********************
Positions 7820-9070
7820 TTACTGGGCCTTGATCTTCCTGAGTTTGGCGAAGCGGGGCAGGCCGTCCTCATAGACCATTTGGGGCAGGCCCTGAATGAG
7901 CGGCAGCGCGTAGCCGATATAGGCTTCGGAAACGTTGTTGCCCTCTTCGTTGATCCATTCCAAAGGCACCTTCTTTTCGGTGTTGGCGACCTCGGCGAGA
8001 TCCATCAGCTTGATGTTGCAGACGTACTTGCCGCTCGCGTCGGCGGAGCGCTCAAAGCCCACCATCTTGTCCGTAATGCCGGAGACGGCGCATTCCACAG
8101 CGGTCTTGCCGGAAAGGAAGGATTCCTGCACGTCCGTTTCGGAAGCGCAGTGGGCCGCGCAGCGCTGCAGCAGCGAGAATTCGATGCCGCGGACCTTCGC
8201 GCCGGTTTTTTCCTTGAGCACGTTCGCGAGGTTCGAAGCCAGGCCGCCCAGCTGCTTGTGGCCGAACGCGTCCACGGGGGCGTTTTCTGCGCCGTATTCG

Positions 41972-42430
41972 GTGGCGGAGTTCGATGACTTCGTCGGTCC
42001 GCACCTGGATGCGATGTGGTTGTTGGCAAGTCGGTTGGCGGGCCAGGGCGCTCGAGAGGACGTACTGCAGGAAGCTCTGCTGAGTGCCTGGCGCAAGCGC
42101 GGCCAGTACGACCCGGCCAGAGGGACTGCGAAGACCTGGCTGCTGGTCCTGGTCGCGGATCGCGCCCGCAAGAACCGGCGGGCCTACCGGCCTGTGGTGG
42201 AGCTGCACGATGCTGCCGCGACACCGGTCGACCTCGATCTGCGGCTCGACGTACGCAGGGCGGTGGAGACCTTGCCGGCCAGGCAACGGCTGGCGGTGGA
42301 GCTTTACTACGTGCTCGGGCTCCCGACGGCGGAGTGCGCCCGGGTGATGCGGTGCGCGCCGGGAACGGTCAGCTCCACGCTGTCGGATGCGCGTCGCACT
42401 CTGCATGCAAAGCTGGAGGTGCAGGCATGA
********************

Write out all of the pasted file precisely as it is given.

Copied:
Positions 7820-9070
7820 TTACTGGGCCTTGATCTTCCTGAGTTTGGCGAAGCGGGGCAGGCCGTCCTCATAGACCATTTGGGGCAGGCCCTGAATGAG
7901 CGGCAGCGCGTAGCCGATATAGGCTTCGGAAACGTTGTTGCCCTCTTCGTTGATCCATTCCAAAGGCACCTTCTTTTCGGTGTTGGCGACCTCGGCGAGA
8001 TCCATCAGCTTGATGTTGCAGACGTACTTGCCGCTCGCGTCGGCGGAGCGCTCAAAGCCCACCATCTTGTCCGTAATGCCGGAGACGGCGCATTCCACAG
8101 CGGTCTTGCCGGAAAGGAAGGATTCCTGCACGTCCGTTTCGGAAGCGCAGTGGGCCGCGCAGCGCTGCAGCAGCGAGAATTCGATGCCGCGGACCTTCGC
8201 GCCGGTTTTTTCCTTGAGCACGTTCGCGAGGTTCGAAGCCAGGCCGCCCAGCTGCTTGTGGCCGAACGCGTCCACGGGGGCGTTTTCTGCGCCGTATTCG

Positions 41972-42430
41972 GTGGCGGAGTTCGATGACTTCGTCGGTCC
42001 GCACCTGGATGCGATGTGGTTGTTGGCAAGTCGGTTGGCGGGCCAGGGCGCTCGAGAGGACGTACTGCAGGAAGCTCTGCTGAGTGCCTGGCGCAAGCGC
42101 GGCCAGTACGACCCGGCCAGAGGGACTGCGAAGACCTGGCTGCTGGTCCTGGTCGCGGATCGCGCCCGCAAGAACCGGCGGGCCTACCGGCCTGTGGTGG
42201 AGCTGCACGATGCTGCCGCGACACCGGTCGACCTCGATCTGCGGCTCGACGTACGCAGGGCGGTGGAGACCTTGCCGGCCAGGCAACGGCTGGCGGTGGA
42301 GCTTTACTACGTGCTCGGGCTCCCGACGGCGGAGTGCGCCCGGGTGATGCGGTGCGCGCCGGGAACGGTCAGCTCCACGCTGTCGGATGCGCGTCGCACT
42401 CTGCATGCAAAGCTGGAGGTGCAGGCATGA